accepts all the risk and return associated with the portfolio. If the value of the
portfolio rises, the shareholder benefits; if the value of the portfolio falls, the
shareholder suffers the loss.
The primary advantage of mutual funds is that they allow people with small
amounts of money to diversify their holdings. Buyers of stocks and bonds are
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mutual fund
an institution that sells
shares to the public and
uses the proceeds to buy
a portfolio of stocks and
bonds
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© ARLO & JANIS REPRINTED BY PERMISSION
OF UNITED FEATURE SYNDICATE, INC.
264
well advised to heed the adage: Don’t put all your eggs in one basket. Because the
value of any single stock or bond is tied to the fortunes of one company, holding a
single kind of stock or bond is very risky. By contrast, people who hold a diverse
portfolio of stocks and bonds face less risk because they have only a small stake in
each company. Mutual funds make this diversification easy. With only a few hundred dollars, a person can buy shares in a mutual fund and, indirectly, become
the part owner or creditor of hundreds of major companies. For this service, the
company operating the mutual fund charges shareholders a fee, usually between
0.5 and 2.0 percent of assets each year.
A second advantage claimed by mutual fund companies is that mutual funds
give ordinary people access to the skills of professional money managers. The
managers of most mutual funds pay close attention to the developments and prospects of the companies in which they buy stock. These managers buy the stock of
companies they view as having a profitable future and sell the stock of companies
with less promising prospects. This professional management, it is argued, should
increase the return that mutual fund depositors earn on their savings.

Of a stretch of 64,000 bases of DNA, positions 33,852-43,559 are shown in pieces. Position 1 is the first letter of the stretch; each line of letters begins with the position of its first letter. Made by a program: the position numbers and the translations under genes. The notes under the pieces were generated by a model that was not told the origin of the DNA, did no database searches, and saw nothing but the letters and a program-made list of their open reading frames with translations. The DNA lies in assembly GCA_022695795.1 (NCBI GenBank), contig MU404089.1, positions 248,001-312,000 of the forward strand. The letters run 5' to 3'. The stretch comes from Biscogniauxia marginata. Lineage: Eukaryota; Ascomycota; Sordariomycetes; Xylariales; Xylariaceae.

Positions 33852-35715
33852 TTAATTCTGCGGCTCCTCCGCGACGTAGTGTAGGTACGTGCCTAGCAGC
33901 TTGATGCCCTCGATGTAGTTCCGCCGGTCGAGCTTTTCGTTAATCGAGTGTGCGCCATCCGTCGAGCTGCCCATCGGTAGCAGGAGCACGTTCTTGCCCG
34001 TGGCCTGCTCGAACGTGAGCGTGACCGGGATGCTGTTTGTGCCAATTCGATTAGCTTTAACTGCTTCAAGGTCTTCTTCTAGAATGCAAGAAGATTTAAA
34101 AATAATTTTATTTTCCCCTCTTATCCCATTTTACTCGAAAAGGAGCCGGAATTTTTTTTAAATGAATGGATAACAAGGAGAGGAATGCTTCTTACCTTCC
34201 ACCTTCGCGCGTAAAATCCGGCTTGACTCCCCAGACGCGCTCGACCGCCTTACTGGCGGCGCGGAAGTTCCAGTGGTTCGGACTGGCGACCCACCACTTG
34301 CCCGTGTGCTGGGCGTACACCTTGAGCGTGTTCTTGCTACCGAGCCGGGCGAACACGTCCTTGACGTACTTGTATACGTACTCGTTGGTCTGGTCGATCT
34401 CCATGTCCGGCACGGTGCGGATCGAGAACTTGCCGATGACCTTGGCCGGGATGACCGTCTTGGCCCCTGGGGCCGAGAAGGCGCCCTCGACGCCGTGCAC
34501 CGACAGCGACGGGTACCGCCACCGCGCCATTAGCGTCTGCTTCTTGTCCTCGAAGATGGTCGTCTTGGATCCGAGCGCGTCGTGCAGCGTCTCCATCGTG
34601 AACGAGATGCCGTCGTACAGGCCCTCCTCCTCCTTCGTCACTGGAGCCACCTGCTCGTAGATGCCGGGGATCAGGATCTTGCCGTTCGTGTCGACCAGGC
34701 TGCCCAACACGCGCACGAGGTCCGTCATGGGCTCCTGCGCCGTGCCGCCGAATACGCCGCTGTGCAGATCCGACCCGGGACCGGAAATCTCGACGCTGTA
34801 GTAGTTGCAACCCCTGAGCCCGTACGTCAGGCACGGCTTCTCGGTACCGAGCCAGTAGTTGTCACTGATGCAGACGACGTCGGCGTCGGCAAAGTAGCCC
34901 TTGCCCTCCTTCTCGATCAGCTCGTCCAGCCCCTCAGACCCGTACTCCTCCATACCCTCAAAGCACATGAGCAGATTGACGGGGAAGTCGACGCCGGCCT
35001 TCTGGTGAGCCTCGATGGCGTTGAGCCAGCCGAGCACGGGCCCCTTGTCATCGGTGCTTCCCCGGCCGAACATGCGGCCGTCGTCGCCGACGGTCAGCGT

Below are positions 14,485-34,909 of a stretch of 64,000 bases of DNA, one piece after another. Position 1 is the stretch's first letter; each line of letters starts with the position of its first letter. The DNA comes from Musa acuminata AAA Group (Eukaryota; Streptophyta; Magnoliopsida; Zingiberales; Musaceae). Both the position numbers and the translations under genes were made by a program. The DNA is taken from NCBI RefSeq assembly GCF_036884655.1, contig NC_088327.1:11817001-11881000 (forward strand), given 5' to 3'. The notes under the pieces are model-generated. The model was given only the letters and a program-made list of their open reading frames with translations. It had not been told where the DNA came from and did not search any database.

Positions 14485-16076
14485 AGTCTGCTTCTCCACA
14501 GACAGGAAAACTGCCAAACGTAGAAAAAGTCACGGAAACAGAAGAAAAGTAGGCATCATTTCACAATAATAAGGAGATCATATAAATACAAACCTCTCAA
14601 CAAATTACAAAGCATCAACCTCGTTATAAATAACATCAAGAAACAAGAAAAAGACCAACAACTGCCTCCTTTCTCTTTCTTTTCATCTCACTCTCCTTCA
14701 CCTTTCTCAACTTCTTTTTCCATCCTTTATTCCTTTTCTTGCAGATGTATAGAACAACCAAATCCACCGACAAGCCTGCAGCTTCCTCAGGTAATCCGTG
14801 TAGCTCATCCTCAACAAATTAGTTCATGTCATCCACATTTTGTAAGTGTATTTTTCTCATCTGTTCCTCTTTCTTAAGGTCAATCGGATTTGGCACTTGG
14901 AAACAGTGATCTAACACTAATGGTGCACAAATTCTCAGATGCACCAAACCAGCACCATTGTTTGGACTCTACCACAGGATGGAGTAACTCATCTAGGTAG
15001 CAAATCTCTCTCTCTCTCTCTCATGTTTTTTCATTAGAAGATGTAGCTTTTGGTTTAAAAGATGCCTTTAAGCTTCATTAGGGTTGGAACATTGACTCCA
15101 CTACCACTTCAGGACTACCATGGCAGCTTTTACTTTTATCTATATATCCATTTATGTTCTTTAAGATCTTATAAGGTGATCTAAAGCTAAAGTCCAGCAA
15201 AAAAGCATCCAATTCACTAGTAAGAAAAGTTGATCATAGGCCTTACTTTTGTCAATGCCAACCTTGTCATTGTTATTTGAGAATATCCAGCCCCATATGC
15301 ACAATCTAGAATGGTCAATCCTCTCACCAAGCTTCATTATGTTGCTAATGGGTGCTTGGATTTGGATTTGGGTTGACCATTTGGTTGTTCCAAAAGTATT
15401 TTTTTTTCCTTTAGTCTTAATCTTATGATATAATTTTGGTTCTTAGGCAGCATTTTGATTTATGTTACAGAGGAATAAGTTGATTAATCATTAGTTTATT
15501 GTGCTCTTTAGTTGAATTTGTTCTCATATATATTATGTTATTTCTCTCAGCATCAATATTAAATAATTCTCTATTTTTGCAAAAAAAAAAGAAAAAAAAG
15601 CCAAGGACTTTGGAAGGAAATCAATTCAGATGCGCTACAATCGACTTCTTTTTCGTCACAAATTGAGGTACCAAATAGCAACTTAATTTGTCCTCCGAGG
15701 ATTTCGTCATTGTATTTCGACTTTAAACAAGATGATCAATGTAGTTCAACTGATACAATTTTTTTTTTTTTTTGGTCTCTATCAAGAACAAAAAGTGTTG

Financial economists, however, are often skeptical of this second argument.
With thousands of money managers paying close attention to each company’s
prospects, the price of a company’s stock is usually a good reflection of the company’s true value. As a result, it is hard to “beat the market” by buying good
stocks and selling bad ones. In fact, mutual funds called index funds, which buy
all the stocks in a given stock index, perform somewhat better on average than
mutual funds that take advantage of active trading by professional money managers. The explanation for the superior performance of index funds is that they keep
costs low by buying and selling very rarely and by not having to pay the salaries
of the professional money managers.
Summing Up
The U.S. economy contains a large variety of financial institutions. In addition to
the bond market, the stock market, banks, and mutual funds, there are also pension funds, credit unions, insurance companies, and even the local loan shark.
These institutions differ in many ways. When analyzing the macroeconomic role
of the financial system, however, it is more important to keep in mind the similarity of these institutions than the differences. These financial institutions all serve
the same goal: directing the resources of savers into the hands of borrowers.
QUICK QUIZ What is stock? What is a bond? How are they different? How are they
similar?
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FYI
Financial Crises
I
n 2008 and 2009, the U.S. economy and many other major economies around the world experienced a financial crisis, which in turn
led to a deep downturn in economic activity. We will examine these
events in detail later in this book, but here we can outline the key
elements of financial crises.
The first element of a financial crisis is a large decline in some
asset prices. In 2008 and 2009, that asset was real estate. The price
of housing, after experiencing a boom earlier in the decade, fell